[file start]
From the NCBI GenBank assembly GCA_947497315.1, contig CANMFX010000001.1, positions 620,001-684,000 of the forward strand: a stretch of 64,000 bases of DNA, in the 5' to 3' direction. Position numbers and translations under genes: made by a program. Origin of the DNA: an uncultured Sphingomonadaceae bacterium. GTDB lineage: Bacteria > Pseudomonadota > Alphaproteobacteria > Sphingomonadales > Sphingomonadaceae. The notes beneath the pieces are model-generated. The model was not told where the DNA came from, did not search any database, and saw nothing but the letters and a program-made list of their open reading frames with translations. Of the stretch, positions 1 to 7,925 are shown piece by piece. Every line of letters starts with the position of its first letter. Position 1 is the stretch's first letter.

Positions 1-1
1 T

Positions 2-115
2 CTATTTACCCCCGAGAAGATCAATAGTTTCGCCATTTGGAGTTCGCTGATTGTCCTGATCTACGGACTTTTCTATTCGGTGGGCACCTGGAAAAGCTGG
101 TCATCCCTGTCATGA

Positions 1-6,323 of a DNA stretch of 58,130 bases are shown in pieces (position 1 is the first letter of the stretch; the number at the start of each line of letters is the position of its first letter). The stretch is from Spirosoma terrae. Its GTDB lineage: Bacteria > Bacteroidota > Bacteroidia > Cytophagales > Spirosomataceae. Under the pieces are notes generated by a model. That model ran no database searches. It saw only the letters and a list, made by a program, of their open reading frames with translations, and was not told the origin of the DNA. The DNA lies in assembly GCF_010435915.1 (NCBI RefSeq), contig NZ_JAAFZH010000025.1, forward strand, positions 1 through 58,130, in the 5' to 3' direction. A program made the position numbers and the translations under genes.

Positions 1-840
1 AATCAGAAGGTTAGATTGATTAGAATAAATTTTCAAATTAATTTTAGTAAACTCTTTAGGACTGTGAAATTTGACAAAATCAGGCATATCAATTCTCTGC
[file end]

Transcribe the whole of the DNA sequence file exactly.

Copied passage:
From the NCBI GenBank assembly GCA_947497315.1, contig CANMFX010000001.1, positions 620,001-684,000 of the forward strand: a stretch of 64,000 bases of DNA, in the 5' to 3' direction. Position numbers and translations under genes: made by a program. Origin of the DNA: an uncultured Sphingomonadaceae bacterium. GTDB lineage: Bacteria > Pseudomonadota > Alphaproteobacteria > Sphingomonadales > Sphingomonadaceae. The notes beneath the pieces are model-generated. The model was not told where the DNA came from, did not search any database, and saw nothing but the letters and a program-made list of their open reading frames with translations. Of the stretch, positions 1 to 7,925 are shown piece by piece. Every line of letters starts with the position of its first letter. Position 1 is the stretch's first letter.

Positions 1-1
1 T

Positions 2-115
2 CTATTTACCCCCGAGAAGATCAATAGTTTCGCCATTTGGAGTTCGCTGATTGTCCTGATCTACGGACTTTTCTATTCGGTGGGCACCTGGAAAAGCTGG
101 TCATCCCTGTCATGA

Positions 1-6,323 of a DNA stretch of 58,130 bases are shown in pieces (position 1 is the first letter of the stretch; the number at the start of each line of letters is the position of its first letter). The stretch is from Spirosoma terrae. Its GTDB lineage: Bacteria > Bacteroidota > Bacteroidia > Cytophagales > Spirosomataceae. Under the pieces are notes generated by a model. That model ran no database searches. It saw only the letters and a list, made by a program, of their open reading frames with translations, and was not told the origin of the DNA. The DNA lies in assembly GCF_010435915.1 (NCBI RefSeq), contig NZ_JAAFZH010000025.1, forward strand, positions 1 through 58,130, in the 5' to 3' direction. A program made the position numbers and the translations under genes.

Positions 1-840
1 AATCAGAAGGTTAGATTGATTAGAATAAATTTTCAAATTAATTTTAGTAAACTCTTTAGGACTGTGAAATTTGACAAAATCAGGCATATCAATTCTCTGC